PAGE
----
FiveThirtyEight Oliver Roeder reviews a new academic paper from two professors at Clemson analyzing the tweets which were part of the Russian election interference. The findings are impressive, but I worry that real headline is buried at the end of the article:
Russia’s attempts to distract, divide, and demoralize has been called a form of political war,” the authors conclude in their paper. “This analysis has given insight into the methods the IRA used to engage in this war.” This war may or may not have had an effect on the 2016 election, but it certainly wreaked havoc. The man who would be named national security adviser followed and pushed the message of Russian troll accounts, according to the Daily Beast, and Trump’s eldest son, campaign manager and digital director each retweeted a Russian troll in the month before the election. Twitter itself informed 1.4 million people that they’d interacted with Russian trolls.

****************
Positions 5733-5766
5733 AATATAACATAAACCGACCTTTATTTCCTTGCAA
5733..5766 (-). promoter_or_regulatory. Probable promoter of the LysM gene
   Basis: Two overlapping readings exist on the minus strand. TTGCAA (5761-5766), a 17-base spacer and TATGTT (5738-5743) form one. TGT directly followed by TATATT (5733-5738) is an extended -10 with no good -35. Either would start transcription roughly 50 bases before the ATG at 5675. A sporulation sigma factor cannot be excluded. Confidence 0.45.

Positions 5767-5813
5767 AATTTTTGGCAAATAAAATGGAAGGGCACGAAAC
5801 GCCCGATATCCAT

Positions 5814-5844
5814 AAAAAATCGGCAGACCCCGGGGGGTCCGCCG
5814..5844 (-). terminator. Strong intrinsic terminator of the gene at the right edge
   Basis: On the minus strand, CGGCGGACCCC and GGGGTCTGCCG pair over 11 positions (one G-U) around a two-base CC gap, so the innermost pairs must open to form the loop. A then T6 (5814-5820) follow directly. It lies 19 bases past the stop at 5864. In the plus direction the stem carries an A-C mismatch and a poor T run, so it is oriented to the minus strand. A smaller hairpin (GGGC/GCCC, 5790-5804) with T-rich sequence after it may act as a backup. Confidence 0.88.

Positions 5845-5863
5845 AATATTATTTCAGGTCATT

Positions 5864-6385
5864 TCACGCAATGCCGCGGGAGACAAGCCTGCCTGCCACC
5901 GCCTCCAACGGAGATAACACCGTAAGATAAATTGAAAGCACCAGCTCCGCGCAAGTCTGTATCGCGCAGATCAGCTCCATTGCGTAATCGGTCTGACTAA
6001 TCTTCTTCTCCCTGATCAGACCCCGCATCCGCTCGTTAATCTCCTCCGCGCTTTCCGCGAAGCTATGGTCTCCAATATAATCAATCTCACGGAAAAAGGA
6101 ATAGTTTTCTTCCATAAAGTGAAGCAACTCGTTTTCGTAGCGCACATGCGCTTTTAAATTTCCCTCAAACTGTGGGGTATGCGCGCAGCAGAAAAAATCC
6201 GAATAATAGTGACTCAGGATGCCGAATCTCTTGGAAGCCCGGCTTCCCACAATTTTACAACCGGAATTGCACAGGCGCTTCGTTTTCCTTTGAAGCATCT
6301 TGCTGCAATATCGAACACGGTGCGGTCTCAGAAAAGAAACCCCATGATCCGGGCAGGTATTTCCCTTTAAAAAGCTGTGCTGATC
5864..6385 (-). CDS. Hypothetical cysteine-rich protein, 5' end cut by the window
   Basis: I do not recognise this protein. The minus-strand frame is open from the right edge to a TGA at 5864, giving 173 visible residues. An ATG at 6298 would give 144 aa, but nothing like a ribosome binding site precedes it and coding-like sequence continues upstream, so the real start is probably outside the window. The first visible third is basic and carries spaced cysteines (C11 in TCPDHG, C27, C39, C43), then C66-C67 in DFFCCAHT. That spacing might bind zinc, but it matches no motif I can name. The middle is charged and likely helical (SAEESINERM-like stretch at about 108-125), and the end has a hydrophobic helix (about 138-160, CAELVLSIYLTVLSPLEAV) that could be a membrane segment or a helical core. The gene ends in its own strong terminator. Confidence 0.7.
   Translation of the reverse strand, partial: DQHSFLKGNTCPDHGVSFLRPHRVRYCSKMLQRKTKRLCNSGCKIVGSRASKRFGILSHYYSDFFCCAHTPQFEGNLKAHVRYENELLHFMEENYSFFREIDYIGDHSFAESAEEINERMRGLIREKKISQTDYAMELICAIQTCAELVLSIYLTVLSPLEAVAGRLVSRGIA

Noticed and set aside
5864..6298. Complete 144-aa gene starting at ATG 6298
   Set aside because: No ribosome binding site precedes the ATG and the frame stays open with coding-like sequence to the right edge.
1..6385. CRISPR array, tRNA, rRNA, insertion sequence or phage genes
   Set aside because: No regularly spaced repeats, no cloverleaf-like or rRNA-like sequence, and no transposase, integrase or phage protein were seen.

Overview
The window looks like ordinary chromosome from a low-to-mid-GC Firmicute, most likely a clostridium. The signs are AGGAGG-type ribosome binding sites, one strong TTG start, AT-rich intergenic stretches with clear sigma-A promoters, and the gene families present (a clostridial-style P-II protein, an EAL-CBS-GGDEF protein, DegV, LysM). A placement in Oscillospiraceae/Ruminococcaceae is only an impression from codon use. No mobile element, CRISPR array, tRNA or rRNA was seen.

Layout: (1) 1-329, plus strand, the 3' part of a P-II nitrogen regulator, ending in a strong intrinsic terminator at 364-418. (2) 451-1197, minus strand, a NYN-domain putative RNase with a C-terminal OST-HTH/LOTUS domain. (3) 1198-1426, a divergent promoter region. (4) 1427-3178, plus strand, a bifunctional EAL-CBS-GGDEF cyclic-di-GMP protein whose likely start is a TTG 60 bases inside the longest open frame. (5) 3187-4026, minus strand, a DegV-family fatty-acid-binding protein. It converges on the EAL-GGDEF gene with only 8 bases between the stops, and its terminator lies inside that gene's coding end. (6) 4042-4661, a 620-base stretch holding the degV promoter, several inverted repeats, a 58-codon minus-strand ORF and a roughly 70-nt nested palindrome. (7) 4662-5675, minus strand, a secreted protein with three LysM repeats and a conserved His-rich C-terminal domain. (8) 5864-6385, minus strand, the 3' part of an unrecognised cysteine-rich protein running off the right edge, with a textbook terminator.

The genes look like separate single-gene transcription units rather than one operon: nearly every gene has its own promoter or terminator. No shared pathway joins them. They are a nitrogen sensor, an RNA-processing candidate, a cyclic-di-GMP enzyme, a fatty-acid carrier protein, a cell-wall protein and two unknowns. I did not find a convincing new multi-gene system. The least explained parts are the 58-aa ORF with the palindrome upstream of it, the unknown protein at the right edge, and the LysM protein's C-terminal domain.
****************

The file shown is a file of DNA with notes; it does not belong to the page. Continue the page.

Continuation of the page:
But the researchers emphasized that the Russian disinformation and discord campaign on Twitter extends well beyond even that. “There were more tweets in the year after the election than there were in the year before the election,” Warren said. “I want to shout this from the rooftops. This is not just an election thing. It’s a continuing intervention in the political conversation in America.”